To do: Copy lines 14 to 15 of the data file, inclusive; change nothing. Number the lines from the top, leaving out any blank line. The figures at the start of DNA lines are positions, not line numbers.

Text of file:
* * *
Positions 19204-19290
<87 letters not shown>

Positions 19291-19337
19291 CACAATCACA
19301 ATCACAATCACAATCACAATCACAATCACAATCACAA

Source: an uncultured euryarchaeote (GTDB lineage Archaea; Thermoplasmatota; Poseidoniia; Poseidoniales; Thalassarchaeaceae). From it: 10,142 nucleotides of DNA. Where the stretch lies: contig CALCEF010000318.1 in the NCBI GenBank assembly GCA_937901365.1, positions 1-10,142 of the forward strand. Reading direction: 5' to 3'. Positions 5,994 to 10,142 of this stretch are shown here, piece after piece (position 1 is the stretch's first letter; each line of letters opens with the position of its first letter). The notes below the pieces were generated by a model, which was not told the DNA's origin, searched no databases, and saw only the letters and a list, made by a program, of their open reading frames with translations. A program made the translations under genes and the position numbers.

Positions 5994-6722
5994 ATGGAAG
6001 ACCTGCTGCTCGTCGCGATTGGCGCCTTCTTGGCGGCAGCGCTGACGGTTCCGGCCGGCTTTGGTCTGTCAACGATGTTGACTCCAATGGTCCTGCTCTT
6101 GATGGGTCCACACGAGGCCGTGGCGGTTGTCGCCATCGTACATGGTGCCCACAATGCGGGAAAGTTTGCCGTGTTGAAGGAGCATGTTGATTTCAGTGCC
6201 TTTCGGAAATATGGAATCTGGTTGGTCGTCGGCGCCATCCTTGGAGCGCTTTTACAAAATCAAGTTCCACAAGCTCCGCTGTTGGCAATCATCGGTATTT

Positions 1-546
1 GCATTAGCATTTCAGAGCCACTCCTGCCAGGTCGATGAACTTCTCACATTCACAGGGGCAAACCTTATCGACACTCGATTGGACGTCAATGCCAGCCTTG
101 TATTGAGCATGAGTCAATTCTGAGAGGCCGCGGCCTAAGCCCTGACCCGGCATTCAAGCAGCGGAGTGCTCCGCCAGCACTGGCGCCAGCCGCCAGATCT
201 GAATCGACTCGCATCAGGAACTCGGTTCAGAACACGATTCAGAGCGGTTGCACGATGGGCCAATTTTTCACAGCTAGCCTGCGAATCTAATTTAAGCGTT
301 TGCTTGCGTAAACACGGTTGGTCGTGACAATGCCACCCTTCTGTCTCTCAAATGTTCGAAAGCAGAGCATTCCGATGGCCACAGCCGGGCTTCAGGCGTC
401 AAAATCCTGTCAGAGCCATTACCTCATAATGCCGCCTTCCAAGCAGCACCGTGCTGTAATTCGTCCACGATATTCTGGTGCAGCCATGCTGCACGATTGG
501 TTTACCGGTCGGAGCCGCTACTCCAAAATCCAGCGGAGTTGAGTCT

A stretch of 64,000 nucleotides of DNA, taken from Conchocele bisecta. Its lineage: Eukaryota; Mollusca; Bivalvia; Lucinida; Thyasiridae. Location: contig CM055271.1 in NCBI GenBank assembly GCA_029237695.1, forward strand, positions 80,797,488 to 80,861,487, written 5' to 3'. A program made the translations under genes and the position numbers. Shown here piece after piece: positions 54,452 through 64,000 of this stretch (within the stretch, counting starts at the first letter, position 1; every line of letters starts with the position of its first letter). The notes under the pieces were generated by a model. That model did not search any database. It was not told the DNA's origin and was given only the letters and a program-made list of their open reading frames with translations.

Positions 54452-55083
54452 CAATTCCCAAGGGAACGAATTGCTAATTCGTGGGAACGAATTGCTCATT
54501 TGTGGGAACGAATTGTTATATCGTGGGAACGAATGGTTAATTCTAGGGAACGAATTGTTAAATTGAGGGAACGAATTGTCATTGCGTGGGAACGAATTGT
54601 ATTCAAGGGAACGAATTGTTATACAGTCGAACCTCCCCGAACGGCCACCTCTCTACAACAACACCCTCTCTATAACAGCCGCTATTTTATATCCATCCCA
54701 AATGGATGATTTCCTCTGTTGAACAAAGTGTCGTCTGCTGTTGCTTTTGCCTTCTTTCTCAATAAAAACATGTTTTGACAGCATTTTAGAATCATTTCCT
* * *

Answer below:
101 TATTGAGCATGAGTCAATTCTGAGAGGCCGCGGCCTAAGCCCTGACCCGGCATTCAAGCAGCGGAGTGCTCCGCCAGCACTGGCGCCAGCCGCCAGATCT
201 GAATCGACTCGCATCAGGAACTCGGTTCAGAACACGATTCAGAGCGGTTGCACGATGGGCCAATTTTTCACAGCTAGCCTGCGAATCTAATTTAAGCGTT